On Friday, the 11th of July, I found myself at the very edge of Queens in a very special place. At the end of Vernon Boulevard in LIC, where the old Vernon Avenue Bridge and the Newtown Creek Towing Company were found, is a facility which is engaged in the hands-on work of the Superfund process. The Anchor QEA company operates out of here, carrying out the collection of samples and scientific tests which will determine the exact nature of what’s wrong with Newtown Creek. These samples and tests are overseen and directed by the Federal Environmental Protection Agency, and is an effort conducted by the so-called ”Potentially Responsible Parties” (PRPs).
These “Potentially Responsible Parties” have organized themselves together as the Newtown Creek Group, and they invited a small group of community members and representatives to their LIC facility to describe what they actually do at the Vernon street end and discuss the future of Newtown Creek.
One thing that the good people of Queens cannot be accused of is a dearth of patriotic flag displays.
Old Glory is found waving everywhere hereabouts, and is particularly conspicuous in the lead up to the Fourth of July holiday. Independence Day in my neighborhood, Astoria, means that in between the flags, there will be a pall of BBQ smoke hanging about in the air and every neighborhood dog will be hiding in the bathtub when the sun goes down and the neighbors begin to detonate their fireworks.
I’ve been missing 5Pointz something fierce lately, so after meeting some friends from the City for lunch nearby Astoria Park recently, we paid a visit to the Welling Court Mural Project. There is a LOT of street art going on here, and there has been since 2009, when the Ad Hoc Art group began the project.
The Welling Court Mural Project began in 2009 when Ad Hoc Art was invited by the community of Welling Court to slay some aesthetic blights in their neighborhood. The first project debuted in May 2010 with over 44 murals, fitting for the diverse and lively inhabitants. Each year since, spectacular crews of legendary and groundbreaking artists have come together to transform the neighborhood into a creative celebration and public art experience.
Many, many more images and lots of commentary after the jump. (more…)
As discussed in prior postings, Kevin Walsh and I decided to take Q’stoner with us to the very edge of New York City when we visited the Rockaways. Here’s Part One and here’s Part Two. This is the third installment, and Kevin will finish up the quartet tomorrow. Now, back to the beach.
This shot is looking back at Riis Park, at the border of what must have surely been an enormous and quite recent industrial endeavor.
The park was largely built on the site of the former Rockaway Naval Air Station, one of the first US naval air stations. Riis Park was designed by the politically powerful New York City Park Commissioner Robert Moses, who had also created Jones Beach as a state park further east on Long Island in 1929. Moses saw Riis Park as a Jones Beach for poor immigrants, and ensured that the location was accessible by public transportation and closer to Manhattan.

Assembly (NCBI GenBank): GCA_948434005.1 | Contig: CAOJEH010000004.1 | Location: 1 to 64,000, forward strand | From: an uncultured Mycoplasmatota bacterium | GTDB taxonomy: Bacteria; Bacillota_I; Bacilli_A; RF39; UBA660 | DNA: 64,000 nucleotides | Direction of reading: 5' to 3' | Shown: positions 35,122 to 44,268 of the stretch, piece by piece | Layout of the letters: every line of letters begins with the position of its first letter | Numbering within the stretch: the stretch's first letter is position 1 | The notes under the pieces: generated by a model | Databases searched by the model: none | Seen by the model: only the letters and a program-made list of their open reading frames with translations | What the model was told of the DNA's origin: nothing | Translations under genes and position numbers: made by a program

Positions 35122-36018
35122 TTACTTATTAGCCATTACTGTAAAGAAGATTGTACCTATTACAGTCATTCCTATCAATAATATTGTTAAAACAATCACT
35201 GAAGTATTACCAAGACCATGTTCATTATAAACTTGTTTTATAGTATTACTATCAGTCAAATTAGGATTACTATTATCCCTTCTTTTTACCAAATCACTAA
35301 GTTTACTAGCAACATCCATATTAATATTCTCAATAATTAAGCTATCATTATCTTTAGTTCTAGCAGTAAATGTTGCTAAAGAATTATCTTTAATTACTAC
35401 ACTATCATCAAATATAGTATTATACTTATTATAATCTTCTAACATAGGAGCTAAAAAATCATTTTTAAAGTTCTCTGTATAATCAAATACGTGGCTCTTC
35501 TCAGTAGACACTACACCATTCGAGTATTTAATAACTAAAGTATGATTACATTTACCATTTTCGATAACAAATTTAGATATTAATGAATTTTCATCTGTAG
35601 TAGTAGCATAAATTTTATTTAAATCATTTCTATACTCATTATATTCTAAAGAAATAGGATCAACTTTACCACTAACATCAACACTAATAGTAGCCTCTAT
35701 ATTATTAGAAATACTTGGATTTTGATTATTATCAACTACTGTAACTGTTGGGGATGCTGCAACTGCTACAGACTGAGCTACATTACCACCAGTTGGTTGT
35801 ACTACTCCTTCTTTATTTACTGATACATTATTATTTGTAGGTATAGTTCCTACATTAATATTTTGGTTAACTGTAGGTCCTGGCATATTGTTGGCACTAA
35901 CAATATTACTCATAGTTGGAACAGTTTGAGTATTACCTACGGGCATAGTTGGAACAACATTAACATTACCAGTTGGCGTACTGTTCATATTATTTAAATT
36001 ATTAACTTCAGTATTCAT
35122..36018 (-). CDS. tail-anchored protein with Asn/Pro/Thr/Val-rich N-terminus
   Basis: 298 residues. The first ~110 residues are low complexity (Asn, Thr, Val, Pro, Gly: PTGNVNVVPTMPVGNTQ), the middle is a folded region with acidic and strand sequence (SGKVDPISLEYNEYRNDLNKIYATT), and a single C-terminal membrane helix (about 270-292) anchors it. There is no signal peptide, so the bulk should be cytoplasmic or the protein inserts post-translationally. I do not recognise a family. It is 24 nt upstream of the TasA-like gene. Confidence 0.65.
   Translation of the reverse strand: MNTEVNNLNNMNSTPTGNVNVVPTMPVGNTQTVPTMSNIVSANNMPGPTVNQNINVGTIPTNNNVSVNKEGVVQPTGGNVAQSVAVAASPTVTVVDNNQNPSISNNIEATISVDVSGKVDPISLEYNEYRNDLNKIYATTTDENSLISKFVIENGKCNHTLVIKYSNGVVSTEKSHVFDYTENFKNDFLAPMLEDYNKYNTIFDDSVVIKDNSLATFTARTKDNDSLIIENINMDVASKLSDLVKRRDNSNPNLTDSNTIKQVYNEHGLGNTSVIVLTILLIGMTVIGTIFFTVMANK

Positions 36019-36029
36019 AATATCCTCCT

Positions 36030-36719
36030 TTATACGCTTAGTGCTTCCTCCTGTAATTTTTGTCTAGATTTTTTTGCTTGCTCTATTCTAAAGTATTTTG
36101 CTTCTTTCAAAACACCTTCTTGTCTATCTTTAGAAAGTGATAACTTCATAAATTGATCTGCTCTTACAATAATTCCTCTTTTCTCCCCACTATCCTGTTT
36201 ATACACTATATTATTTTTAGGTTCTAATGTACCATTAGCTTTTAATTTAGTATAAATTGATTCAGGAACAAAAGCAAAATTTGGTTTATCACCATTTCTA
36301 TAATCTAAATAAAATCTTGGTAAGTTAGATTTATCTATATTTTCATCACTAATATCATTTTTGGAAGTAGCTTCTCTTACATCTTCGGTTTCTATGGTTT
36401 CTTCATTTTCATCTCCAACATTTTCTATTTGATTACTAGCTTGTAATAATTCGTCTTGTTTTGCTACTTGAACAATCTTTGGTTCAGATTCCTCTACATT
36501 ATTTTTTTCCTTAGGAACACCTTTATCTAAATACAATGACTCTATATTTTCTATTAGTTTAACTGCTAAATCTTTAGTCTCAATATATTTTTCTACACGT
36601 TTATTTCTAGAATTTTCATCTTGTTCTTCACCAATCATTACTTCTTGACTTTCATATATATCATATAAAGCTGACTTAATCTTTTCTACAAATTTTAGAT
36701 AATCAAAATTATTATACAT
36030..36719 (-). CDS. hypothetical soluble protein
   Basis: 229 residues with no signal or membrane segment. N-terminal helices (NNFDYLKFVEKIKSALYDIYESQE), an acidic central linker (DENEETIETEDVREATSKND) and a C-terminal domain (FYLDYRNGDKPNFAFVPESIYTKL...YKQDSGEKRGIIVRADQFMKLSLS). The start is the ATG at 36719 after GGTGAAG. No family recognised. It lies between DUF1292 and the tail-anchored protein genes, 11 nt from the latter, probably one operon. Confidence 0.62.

A vast wall of sand was found, dissimilar in color to the beach sand which the bathers and sun worshippers at Riis were gamboling about upon. This beach is now the built environment, it seems.
In the Rockaways, long stretches of sand are less weekend paradise and more construction zone. Forget your sun visor. This is hard-hat territory.
“It looks like hell,” said Kevin Boyle, a Rockaway community activist. “It’s not exactly ready for the top 10 list anywhere, but it’s coming along. I’m pretty sure by 2020, the boardwalk will be there and the beach will look good.”
It should be mentioned, by the way, that everybody seemed to be having a much better time than Kevin and myself. We were the two weird looking old guys walking around on the beach with cameras… the ones who looked uncomfortable and relatively pale. The suntans people sport out here are actually outrageous for this early in the summer.
High speed internet service, as offered by one of America’s most hated companies, goes down in Astoria on a fairly regular basis. Stop by any taverna or saloon and mention the name of a certain corporate giant which has enjoyed a de facto monopoly over cable internet and TV in NYC, and you will be greeted by a litany of curses and witness people spitting.
Given the international “flava” of Astoria, some of these utterings are actual curses invoking for and asking for the intervention of supernatural entities. It’s not just one company at fault here, although they are really, really bad at what they do – a lot of it can be chalked up to observably bad wiring.